Column: Now more than ever, Chris Bosh should be appreciated

Nov 30, 2015; Miami, FL, USA; Miami Heat forward Chris Bosh (1) reacts in the second half of a game against the Boston Celtics at American Airlines Arena. The Celtics won 105-95. Mandatory Credit: Robert Mayer-USA TODAY Sports
Nov 30, 2015; Miami, FL, USA; Miami Heat forward Chris Bosh (1) reacts in the second half of a game against the Boston Celtics at American Airlines Arena. The Celtics won 105-95. Mandatory Credit: Robert Mayer-USA TODAY Sports /

For 13 seasons, Chris Bosh was one of the best in the NBA. His impact on the Miami Heat can’t be overstated.

As the majority of the sports world has already heard, it was announced Heat forward Chris Bosh failed his preseason physical earlier this morning. Additionally clotting was reportedly found, leaving his comeback efforts on life support.

According to Adrian Wojnarowski of Yahoo! Sports, the Heat organization themselves feel Bosh’s career could be coming to an abrupt end soon:

Logging 13 seasons since he was drafted out of Georgie Tech in 2003, Bosh is an 11-time All Star, two-time champion as well as an All-NBA 2nd team selection in 2007.

Until his arrival in South Beach in 2010, the former Yellow Jacket graced the fans of Toronto with his talents, a constant double-double every time he stepped on the floor. Eventually becoming the Raptor’s all-time leading scorer before his departure, he also led them to their first Atlantic Division title in 2007.

Outside of Kevin Garnett and Dirk Nowitzki, one could argue Bosh is the best jump shooting big in basketball, even extending his range to beyond the three-point line years ago.

Often the most forgotten piece of Miami’s memorable “Big 3 era,” Bosh would leave behind a decorated and memorable legacy if forced into medical retirement. Boasting career numbers of 19.2 points and 8.5 rebounds per game, there is nothing about Bosh’s resume that doesn’t shout “Hall of Famer.” Three seasons of 20-plus points and 10-plus rebounds aren’t too shabby, either.

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With his basketball future in limbo, moving on will prove quite difficult for the Heat organization as well as fans in South Florida.

A player of Bosh’s talent and ability doesn’t come around that often, and the whole sports world is about to witness that reality. Next up on Miami’s depth chart? The likes of Josh McRoberts, Derrick Williams, James Johnson and Luke Babbitt. Not exactly an equal match in terms of skill, eh?

Free agency at this point won’t offer a solution, and the Heat are strapped in terms of trade leverage. Likewise, giving up a talent such as Justise Winslow wouldn’t be ideal considering his tremendous upside and defensive ability.

Ideally, Miami could get Bosh’s salary off their books around February of 2017 due to a medical retirement. But the possibility still exists that the 32-year-old will fight this to the end. Either way, it’s more likely than not we’ve seen the last of No. 1 in a Heat uniform, as painful as that can be to accept.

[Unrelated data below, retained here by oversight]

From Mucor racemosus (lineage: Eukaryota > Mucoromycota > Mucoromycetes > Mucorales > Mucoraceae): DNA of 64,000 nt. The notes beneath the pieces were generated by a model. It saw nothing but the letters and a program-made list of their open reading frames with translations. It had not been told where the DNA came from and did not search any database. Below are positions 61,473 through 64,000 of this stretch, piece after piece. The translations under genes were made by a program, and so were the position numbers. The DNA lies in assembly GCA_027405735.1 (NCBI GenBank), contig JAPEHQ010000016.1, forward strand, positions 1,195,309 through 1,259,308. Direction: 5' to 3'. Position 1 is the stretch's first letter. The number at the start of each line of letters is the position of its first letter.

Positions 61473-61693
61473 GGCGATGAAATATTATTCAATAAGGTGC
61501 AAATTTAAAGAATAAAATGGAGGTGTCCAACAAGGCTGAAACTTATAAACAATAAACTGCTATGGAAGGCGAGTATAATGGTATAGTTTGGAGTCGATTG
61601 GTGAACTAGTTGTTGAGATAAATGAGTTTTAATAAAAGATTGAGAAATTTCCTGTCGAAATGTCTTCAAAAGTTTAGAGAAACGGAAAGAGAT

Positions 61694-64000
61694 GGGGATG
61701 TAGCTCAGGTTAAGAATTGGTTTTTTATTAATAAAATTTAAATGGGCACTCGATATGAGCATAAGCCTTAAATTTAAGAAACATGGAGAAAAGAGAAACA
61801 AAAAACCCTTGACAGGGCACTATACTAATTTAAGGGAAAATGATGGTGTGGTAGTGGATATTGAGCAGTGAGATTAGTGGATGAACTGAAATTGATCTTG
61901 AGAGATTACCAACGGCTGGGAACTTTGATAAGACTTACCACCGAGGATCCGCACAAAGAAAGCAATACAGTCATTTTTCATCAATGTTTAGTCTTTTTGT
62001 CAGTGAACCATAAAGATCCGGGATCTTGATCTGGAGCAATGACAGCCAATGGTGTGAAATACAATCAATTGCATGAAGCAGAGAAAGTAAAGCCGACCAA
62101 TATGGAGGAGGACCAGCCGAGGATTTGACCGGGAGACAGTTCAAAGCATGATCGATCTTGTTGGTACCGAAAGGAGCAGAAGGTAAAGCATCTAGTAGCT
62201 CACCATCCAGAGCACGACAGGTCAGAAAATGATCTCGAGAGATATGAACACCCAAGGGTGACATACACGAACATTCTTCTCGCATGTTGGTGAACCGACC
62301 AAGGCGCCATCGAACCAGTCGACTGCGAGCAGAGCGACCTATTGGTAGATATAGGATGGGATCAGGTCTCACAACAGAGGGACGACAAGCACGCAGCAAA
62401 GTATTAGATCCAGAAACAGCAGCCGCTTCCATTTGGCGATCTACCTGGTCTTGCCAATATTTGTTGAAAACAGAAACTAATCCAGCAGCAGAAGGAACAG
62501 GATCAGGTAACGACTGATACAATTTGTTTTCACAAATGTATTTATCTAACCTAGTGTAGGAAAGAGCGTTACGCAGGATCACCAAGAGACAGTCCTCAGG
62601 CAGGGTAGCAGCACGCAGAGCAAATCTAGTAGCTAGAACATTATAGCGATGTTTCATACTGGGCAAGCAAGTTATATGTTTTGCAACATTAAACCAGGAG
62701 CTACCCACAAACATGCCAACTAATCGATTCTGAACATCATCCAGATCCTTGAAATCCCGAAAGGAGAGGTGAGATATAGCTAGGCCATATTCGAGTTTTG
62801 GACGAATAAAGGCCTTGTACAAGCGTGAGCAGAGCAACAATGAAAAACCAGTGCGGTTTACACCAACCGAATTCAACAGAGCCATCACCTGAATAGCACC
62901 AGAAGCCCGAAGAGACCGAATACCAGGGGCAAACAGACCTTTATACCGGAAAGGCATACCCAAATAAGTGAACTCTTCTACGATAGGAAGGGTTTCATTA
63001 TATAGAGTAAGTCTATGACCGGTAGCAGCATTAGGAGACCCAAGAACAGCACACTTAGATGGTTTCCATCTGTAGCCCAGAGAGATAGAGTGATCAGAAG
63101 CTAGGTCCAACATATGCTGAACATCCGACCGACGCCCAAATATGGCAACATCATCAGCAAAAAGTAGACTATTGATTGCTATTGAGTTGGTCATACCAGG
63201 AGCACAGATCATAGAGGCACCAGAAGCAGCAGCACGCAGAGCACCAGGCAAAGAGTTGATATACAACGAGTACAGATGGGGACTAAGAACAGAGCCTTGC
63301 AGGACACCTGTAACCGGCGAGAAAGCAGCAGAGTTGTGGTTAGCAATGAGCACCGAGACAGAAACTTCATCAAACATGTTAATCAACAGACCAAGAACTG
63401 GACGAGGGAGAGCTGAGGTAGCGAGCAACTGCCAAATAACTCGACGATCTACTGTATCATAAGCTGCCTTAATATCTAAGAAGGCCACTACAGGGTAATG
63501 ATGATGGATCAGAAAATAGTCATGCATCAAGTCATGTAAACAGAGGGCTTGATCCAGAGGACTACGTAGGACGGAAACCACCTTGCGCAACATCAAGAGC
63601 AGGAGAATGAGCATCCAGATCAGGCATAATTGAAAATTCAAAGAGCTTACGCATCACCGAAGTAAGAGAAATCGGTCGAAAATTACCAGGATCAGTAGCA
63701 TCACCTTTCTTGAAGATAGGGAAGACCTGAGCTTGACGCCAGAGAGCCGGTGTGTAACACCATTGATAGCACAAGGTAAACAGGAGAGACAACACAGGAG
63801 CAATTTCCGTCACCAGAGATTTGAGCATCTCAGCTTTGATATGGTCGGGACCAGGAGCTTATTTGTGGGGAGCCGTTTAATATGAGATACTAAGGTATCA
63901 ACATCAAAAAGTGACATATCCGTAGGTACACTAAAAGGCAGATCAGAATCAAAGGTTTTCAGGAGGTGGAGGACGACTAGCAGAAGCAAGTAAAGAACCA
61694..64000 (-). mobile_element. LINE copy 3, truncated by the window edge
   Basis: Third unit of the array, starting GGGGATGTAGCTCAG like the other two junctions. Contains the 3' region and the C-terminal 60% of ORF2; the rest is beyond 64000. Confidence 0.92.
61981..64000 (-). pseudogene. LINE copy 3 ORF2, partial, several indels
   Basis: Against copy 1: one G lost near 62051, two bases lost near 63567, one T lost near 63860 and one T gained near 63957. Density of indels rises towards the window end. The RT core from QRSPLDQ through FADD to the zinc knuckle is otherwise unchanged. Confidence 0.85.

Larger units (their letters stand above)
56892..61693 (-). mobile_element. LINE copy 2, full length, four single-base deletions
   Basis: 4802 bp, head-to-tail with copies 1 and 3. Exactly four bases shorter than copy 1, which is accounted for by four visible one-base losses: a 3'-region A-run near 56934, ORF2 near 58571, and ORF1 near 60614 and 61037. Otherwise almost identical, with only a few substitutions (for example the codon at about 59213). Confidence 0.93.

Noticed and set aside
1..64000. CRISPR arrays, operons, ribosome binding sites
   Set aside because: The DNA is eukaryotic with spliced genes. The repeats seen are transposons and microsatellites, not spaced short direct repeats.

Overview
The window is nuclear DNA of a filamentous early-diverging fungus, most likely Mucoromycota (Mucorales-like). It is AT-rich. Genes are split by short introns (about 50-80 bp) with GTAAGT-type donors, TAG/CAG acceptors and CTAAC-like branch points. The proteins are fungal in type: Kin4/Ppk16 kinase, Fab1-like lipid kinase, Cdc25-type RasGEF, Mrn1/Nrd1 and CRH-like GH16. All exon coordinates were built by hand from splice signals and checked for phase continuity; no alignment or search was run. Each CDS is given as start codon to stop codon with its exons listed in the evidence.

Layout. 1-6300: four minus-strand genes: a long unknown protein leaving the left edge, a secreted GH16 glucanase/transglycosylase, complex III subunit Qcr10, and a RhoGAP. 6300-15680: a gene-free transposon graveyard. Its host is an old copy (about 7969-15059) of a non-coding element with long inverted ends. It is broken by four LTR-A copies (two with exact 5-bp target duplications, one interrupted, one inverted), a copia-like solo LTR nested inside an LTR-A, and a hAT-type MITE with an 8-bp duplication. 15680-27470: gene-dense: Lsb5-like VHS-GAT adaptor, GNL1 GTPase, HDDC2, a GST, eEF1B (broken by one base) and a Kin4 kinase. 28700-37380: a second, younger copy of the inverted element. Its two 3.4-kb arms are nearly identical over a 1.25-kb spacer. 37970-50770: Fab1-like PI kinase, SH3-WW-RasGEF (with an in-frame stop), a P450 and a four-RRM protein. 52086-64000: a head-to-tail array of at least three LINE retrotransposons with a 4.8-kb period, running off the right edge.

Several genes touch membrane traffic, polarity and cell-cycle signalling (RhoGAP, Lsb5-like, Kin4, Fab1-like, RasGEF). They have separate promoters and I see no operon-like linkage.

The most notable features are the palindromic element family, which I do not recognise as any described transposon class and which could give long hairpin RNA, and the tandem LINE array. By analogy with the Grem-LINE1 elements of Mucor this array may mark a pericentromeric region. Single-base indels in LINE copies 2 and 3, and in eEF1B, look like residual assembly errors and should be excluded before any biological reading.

In fact, out of those back-to-back title-winning teams of 2012 and 2013, only Haslem remains, and he’s on the roster more for moral support than anything at this point in his career. Just how much of an offensive turnover will Miami have this year? Just ask All U Can Heat editor Wes Goldberg:


Nearly 40 shots per game, and that’s not including what will be missing with Josh Richardson expected to miss time due to offseason surgery. Needless to say, we could be in for a bumpy ride when it pertains to the Heat this season. Not since the dismantling of the 2012 Baltimore Ravens have I seen such change from one year to the next in a professional sports franchise.

Remember all the “soft” narratives regarding Bosh that floated through the world of social media for several years? Former ESPN First Take host Skip Bayless even referred to the power forward as “Bosh Spice” at one point. Many called for him to be traded, most citing his lack of aggression and interior rebounding coming out of the gates in 2010.

Since then, most media members and fans have come to find a new appreciation for the 13-year vet, sending out countless tweets of encouragement and support for both Bosh and his family.

Never underrated by coaches, most forget how well Bosh played in key moments. After going down with an abdominal strain and missing nearly two series in the 2012 playoffs, he returned to drop 19 points on 8-for-10 shooting (including three three-pointers) to help spur the Heat back to the NBA Finals in a Game 7 victory over the Boston Celtics.

That memorable Game 6 over the Spurs in the 2013 Finals? Most remember LeBron’s fourth quarter surge and Ray Allen’s shot, but had not it been for key plays on both the offensive end and defensive end by Bosh, we may be having a totally different conversation today.

Ironically, the last game the Big 3 ever won together came in their 2014 Finals rematch with San Antonio. Down one with under a minute remaining, James drove the lane dished it out to Bosh, who found himself alone in the corner. Bottom. That was all she wrote on the famous (or infamous, depending on your point of view) trio that sent shock waves through the NBA.

To sum it all up: Bosh was awesome, both on and off the court.

On the hardwood, he provided us with numerous memorable dunks, shots, blocks (a la Danny Green), and roars. Off the court, you wont find a more genuine and classy individual than this man, and it’s time the world sees that.

My message to Chris Bosh can only be expressed in two simple words:

Thank you.